What is the relationship between your conscious mind, and yourself?

Pictorial representation of brainstorming

The relation between subjects and their conscious experiences.

Henry Taylor, University of Birmingham.                
ORCID ID icon 0000-0001-7504-0283

Our consciousness comprises a wide variety of different experiences. This includes conscious experiences that arise from our sense organs, such as sights, sounds, smells, and so on. Our consciousness also allows us to have imaginative experiences of things that never happened, feel emotions such as hatred or happiness, and have a host of other experiences.

You will of course, be familiar with a very wide range of such experiences. However, throughout all of the massive amounts of variety amongst them, there is one thing that remains constant, which is you. All of the conscious experiences that you have are in some important sense yours. 

Imagine you take a bite out of a slice of lemon, and get that really particular sour, bitter taste. That experience is yours in some very important sense. No one else can have that very same experience, and you couldn’t have the same experiences as anyone else. Consciousness is a very private affair.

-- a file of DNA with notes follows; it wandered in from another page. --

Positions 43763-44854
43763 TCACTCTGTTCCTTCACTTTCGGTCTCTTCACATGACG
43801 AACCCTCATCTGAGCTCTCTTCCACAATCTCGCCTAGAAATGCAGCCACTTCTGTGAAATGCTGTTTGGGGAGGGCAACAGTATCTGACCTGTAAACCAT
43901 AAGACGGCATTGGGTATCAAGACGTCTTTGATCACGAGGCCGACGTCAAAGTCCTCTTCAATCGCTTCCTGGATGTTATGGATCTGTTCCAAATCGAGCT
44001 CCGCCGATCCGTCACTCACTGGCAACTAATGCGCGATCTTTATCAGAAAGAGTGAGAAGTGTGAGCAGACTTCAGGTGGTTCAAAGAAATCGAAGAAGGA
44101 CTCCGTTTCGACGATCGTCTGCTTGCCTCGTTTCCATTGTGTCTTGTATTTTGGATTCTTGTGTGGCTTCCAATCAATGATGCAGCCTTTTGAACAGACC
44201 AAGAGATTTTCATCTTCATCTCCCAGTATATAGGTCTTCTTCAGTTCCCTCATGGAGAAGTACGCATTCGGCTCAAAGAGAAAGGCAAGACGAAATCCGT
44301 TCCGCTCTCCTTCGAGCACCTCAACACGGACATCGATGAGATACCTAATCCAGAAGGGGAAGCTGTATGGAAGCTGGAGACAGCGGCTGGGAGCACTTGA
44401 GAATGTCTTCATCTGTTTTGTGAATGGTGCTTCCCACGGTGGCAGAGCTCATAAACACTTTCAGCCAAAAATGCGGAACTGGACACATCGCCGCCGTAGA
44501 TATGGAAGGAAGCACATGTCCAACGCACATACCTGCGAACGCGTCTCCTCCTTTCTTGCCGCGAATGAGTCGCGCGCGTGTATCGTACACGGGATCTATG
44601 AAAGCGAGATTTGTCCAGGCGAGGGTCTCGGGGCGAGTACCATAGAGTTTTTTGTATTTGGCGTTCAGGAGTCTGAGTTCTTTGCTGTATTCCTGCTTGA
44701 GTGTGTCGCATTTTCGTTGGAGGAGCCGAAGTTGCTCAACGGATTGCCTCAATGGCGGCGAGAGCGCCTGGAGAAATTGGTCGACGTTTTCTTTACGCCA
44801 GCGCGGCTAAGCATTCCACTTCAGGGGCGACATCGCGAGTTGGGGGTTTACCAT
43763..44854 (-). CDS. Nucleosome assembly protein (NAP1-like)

This feature of consciousness is so familiar that it can be easy to miss, but how should we explain it? How should we understand the relation between our conscious experiences, and our selves? That is the central question of the paper.

I show that we can solve this problem by thinking about the structure of conscious experiences themselves. The solution lies in appreciating that we partially make up our own conscious experiences. I argue that all conscious experiences are built up out of three parts. The first is the person, or self, that undergoes that experience, the second is the property of the experience that makes it the way it is (that makes the difference between tasting lemon, and tasting carrot, for example) and the third is the time at which it occurs.

As well as providing insight into the structure of consciousness, this view can explain how a conscious experience is so privately related to the person who has it. The reason that an experience is so closely linked to a particular person is because the person is themselves one of the constituents that makes up the conscious experience.

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